“I always prayed that God would allow the body to naturally take care of itself… I had no idea – the day my daughter died – that the body was destroying itself. Instead of taking care of itself. I had no idea,” Wenona said on the stand. “It’s been hard,” she said about listening to testimony in the trial. “Especially hearing from the doctors. It just tore me up inside that as a mother, I had no idea that that was going on.”

          At the time, local Police Captain Eric Carter insisted the 12-year-old “had a treatable medical condition and the parents did not provide adequate and necessary medical care to that child.”

          Travis Rossiter told a detective that doctors are for people who don’t believe strongly enough in God.

        • adam

          “Travis Rossiter told a detective that doctors are for people who don’t believe strongly enough in God.”

          https://uploads.disquscdn.com/images/98d6f0128b8af0c7099d981d0028fdce9cf890c7b4e1a4e7b8c1d16db7e1572d.jpg

        • Ignorant Amos

          Shocking indeed….

          And those Jehovah’s Witness fuckwits take me to the fair too.

          James

          14 Is there anyone sick among you? Let him call the elders of the congregation to him, and let them pray over him, applying oil to him in the name of Jehovah. 15 And the prayer of faith will make the sick one well, and Jehovah will raise him up. Also, if he has committed sins, he will be forgiven.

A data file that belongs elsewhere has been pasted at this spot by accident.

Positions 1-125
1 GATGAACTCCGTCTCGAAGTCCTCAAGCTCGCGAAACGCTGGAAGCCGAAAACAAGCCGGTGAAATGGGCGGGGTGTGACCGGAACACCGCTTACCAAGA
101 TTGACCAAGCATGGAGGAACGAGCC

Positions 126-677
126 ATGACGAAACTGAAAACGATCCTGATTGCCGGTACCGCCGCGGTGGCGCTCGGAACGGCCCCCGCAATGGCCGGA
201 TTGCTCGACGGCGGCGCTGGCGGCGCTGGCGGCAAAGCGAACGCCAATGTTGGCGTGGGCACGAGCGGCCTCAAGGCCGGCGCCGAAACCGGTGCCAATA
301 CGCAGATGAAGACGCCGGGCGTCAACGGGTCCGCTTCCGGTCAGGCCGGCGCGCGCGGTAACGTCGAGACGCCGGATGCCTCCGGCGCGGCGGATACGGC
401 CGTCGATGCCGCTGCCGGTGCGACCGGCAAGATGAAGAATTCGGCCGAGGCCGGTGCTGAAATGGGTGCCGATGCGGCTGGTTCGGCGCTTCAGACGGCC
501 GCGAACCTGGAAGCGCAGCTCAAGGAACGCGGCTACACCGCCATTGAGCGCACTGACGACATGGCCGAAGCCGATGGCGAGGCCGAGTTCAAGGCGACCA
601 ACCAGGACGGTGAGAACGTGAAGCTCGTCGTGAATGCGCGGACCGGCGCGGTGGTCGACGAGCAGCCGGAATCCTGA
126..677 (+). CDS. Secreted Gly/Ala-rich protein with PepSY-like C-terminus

So much for auld Agonistes true “purpose of prayer” fudgery ballix.

        • adam

          ” Even today, when science cannot help, people turn to religion for hope.”

          Even with science CAN help, IDiots turn to ‘faith’

          https://uploads.disquscdn.com/images/c0aec5bb6e3813d658dc99a8138b4905b1dbed26d29a303d2d70f69694c44450.jpg

        • Joe

          Pray that the scientists don’t drain your sick daughter’s blood?

          Yet you’ll probably find the church supported bloodletting, so in reality they did nothing, and had no solution.

        • Clement Agonistes

          Unless there was some biblical taboo, the church pretty much went with the state of science then.

          …. and now.

        • Joe

          Then your argument is next to useless.

        • Otto

          Self flagellation was an option….

        • Giauz Ragnarock

          The virgin Mary seems to have been caught up with the four humors according to testimonies.

        • JustAnotherAtheist2

          Yes, I must have skipped school the day when we learned about the Christian revolt against leeching and all of religion’s contributions to modern medicine.

        • Max Doubt

          “My real point (as opposed to the one you argued) was…”

          Let’s see how you do making your point, since you started by dishonestly (or maybe just ignorantly) misrepresenting any actual atheist position…

          “… that the state of science in medieval times was leeches and bleeding to remove ill-humors,…”

          Yes, that was some early science. And the state of Christianity back then? A whole lot of people believed without a speck of objective evidence that there was an invisible magical being who wielded some control over the workings of the universe. Let’s see how those two compare as we bring them up to modern times.

          Science: We’ve applied science to medical research and practices. We almost never use leeches anymore, and clearly understand why bloodletting wasn’t a reasonable medical procedure even in the Middle Ages. We also know how leeches can be used for some procedures, how to use them safely and cleanly, and why they’re effective.